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Title: Developments in High Field MRI
Author: Jiang, Lei
ISNI:       0000 0001 3590 5828
Awarding Body: University of Nottingham
Current Institution: University of Nottingham
Date of Award: 2007
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The technique of magnetic resonance imaging (MRI) is widely used in both structural and functional imaging. This thesis explores some important developments and applications in high field MRI. The work in this thesis has been undertaken by the author except where indicated by reference. Initially, a purpose-built dynamic functional phantom was devised and used for quality control and testing imaging pulse sequences. A multi-echo GEBPI sequence was assessed and the most efficient ways to combine multiecho data taking account of the effect of bandwidth were explored by using this phantom. Subsequently, this multi-echo sequence was applied for T-i mapping of the whole brain and cerebellum with different slice thicknesses and orientations and used for characterization of the physiological noise in the resting-state brain on 3.0 and 7.0 T systems. Furthermore, physiological noise was also investigated by using a spin echo imaging method. The physiological noise in. gradient and spin echo images was compared. The results support the hypothesis that physiological noise has similar origins as the BOLD signal. Contrast-enhanced MR angiography provides accurate information about vascular structure. The field strength dependence of Rl and R2 relaxivities of a blood pool contrast agent (Gadofosveset) was measured ex vivo in human blood. A computer simulation was performed to investigate quantitatively the performance of contrast-to-noise (CNR) ratio of Gadofosveset-enhanced MRA at different field strengths. Finally, highresolution contrast-enhanced MR angiographic imaging was performed on human subjects at 7.0 T. The initial results demonstrate that, despite posHible technical problems, high quality imaging is feasible at 7.0 T. These H)sults also show that the ultra-high field strength has the potential to offer tllgllificant improvements in CNR and spatial resolution.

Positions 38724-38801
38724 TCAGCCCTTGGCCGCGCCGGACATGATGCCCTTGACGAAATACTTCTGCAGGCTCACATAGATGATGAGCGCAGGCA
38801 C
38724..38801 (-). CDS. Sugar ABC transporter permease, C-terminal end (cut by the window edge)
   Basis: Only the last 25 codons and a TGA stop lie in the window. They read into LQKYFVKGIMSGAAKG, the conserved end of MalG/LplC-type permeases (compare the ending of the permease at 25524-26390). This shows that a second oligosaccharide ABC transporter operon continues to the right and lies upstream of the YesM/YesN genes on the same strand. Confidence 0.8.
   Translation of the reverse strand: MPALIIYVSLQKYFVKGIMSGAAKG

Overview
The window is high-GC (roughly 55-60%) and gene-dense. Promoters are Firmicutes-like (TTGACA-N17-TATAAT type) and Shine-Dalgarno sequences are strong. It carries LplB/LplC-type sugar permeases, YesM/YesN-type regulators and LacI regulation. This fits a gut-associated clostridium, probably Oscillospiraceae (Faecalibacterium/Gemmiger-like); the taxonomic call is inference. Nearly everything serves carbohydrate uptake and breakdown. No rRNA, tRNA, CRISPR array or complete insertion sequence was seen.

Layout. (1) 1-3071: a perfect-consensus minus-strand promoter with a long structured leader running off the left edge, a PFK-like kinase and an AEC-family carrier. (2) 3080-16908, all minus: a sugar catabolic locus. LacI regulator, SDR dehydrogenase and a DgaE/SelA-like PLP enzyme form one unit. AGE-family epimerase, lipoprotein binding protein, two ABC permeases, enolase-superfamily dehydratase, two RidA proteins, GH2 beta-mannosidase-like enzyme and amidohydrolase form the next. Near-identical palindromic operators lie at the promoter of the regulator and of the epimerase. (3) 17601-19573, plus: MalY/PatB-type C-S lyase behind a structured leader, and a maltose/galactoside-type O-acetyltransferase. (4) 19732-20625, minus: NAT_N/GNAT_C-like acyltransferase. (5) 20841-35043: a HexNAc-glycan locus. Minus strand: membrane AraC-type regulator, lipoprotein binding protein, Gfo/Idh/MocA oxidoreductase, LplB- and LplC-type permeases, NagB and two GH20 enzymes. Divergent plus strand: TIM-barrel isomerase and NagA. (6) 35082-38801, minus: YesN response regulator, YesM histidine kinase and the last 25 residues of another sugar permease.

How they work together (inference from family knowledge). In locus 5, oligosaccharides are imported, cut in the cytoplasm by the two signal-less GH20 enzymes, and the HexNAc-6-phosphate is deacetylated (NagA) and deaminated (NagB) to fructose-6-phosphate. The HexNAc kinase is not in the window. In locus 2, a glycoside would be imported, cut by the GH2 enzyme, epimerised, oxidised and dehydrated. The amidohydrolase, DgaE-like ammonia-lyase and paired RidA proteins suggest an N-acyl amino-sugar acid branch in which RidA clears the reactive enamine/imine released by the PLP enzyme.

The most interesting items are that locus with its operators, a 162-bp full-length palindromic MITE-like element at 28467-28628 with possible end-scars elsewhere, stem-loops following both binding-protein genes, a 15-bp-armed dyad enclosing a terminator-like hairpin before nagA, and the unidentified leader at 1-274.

Supervisor: Not available Sponsor: Not available
Qualification Name: Thesis (Ph.D.) Qualification Level: Doctoral
EThOS ID:  DOI: Not available